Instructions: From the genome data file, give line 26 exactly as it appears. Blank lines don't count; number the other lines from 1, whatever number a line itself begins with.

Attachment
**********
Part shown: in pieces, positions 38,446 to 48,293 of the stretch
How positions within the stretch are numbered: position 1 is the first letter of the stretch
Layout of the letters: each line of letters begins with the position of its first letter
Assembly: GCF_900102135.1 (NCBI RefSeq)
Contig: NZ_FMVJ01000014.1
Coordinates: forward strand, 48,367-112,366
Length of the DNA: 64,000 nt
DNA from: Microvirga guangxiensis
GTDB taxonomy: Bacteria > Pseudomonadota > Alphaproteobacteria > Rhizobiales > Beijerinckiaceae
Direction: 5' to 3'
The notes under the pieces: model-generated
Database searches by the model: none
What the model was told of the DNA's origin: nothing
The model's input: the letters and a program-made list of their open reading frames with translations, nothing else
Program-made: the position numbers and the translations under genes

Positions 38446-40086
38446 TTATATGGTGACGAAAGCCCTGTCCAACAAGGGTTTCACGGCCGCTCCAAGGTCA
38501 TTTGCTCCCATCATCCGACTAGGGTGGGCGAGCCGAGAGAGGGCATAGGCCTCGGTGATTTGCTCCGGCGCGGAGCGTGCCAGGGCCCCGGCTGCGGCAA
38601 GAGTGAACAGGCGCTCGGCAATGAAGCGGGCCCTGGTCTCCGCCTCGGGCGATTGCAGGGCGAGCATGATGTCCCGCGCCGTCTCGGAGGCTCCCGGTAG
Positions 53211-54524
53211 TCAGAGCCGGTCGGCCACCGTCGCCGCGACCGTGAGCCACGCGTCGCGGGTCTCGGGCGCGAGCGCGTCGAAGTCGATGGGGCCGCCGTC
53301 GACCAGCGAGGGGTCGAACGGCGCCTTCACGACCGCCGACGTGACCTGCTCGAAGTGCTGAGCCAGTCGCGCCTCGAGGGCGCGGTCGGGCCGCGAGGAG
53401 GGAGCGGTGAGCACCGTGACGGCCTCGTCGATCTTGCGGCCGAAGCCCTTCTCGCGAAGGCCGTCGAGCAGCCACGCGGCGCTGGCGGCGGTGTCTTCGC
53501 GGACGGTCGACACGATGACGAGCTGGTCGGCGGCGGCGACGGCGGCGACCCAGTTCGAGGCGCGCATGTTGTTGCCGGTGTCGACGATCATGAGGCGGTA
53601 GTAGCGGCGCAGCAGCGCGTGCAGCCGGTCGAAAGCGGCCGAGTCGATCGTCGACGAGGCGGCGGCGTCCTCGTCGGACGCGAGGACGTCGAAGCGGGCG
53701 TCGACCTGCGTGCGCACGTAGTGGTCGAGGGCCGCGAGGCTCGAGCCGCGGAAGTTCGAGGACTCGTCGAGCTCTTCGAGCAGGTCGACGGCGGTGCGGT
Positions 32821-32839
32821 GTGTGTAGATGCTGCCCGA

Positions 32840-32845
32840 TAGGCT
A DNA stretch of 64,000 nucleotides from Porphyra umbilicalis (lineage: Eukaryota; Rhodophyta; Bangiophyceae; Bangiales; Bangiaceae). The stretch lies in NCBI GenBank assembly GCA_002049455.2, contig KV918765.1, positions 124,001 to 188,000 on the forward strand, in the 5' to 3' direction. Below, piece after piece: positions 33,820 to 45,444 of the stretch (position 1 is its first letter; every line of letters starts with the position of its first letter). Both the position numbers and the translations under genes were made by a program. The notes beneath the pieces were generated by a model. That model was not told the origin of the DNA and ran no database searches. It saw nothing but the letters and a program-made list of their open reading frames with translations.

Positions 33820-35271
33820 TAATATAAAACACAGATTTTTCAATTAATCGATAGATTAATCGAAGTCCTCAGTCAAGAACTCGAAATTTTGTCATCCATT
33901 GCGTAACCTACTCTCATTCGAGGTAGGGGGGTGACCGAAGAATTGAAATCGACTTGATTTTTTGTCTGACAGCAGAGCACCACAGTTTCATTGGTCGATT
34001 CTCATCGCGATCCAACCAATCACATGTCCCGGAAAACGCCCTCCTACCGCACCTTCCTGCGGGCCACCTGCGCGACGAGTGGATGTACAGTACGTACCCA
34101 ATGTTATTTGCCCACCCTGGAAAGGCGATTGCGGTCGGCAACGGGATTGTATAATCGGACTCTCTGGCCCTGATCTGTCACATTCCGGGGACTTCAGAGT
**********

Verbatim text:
53701 TCGACCTGCGTGCGCACGTAGTGGTCGAGGGCCGCGAGGCTCGAGCCGCGGAAGTTCGAGGACTCGTCGAGCTCTTCGAGCAGGTCGACGGCGGTGCGGT